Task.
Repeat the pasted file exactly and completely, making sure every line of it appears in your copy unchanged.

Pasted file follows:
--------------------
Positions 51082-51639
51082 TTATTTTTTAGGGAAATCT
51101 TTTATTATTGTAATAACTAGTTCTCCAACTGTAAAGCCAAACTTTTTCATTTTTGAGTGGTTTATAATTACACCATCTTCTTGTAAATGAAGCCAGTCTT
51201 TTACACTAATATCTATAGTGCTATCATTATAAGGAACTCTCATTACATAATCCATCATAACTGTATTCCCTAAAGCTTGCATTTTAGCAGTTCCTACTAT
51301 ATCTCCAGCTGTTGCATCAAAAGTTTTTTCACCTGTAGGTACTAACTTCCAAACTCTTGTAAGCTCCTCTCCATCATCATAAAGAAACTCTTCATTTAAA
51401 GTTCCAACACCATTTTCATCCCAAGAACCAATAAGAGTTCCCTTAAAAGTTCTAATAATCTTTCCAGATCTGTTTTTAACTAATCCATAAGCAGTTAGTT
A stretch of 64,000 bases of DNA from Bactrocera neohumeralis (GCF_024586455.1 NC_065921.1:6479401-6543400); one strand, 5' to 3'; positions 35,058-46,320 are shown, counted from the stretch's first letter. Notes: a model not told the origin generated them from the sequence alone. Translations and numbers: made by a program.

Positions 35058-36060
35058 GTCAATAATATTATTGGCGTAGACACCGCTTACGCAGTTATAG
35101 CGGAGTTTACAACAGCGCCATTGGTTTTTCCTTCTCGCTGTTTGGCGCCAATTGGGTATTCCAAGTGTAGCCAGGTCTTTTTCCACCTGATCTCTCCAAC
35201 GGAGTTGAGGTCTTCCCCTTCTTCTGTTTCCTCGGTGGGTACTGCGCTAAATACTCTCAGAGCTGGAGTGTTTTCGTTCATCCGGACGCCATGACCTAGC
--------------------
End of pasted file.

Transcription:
Positions 51082-51639
51082 TTATTTTTTAGGGAAATCT
51101 TTTATTATTGTAATAACTAGTTCTCCAACTGTAAAGCCAAACTTTTTCATTTTTGAGTGGTTTATAATTACACCATCTTCTTGTAAATGAAGCCAGTCTT
51201 TTACACTAATATCTATAGTGCTATCATTATAAGGAACTCTCATTACATAATCCATCATAACTGTATTCCCTAAAGCTTGCATTTTAGCAGTTCCTACTAT
51301 ATCTCCAGCTGTTGCATCAAAAGTTTTTTCACCTGTAGGTACTAACTTCCAAACTCTTGTAAGCTCCTCTCCATCATCATAAAGAAACTCTTCATTTAAA
51401 GTTCCAACACCATTTTCATCCCAAGAACCAATAAGAGTTCCCTTAAAAGTTCTAATAATCTTTCCAGATCTGTTTTTAACTAATCCATAAGCAGTTAGTT
A stretch of 64,000 bases of DNA from Bactrocera neohumeralis (GCF_024586455.1 NC_065921.1:6479401-6543400); one strand, 5' to 3'; positions 35,058-46,320 are shown, counted from the stretch's first letter. Notes: a model not told the origin generated them from the sequence alone. Translations and numbers: made by a program.

Positions 35058-36060
35058 GTCAATAATATTATTGGCGTAGACACCGCTTACGCAGTTATAG
35101 CGGAGTTTACAACAGCGCCATTGGTTTTTCCTTCTCGCTGTTTGGCGCCAATTGGGTATTCCAAGTGTAGCCAGGTCTTTTTCCACCTGATCTCTCCAAC
35201 GGAGTTGAGGTCTTCCCCTTCTTCTGTTTCCTCGGTGGGTACTGCGCTAAATACTCTCAGAGCTGGAGTGTTTTCGTTCATCCGGACGCCATGACCTAGC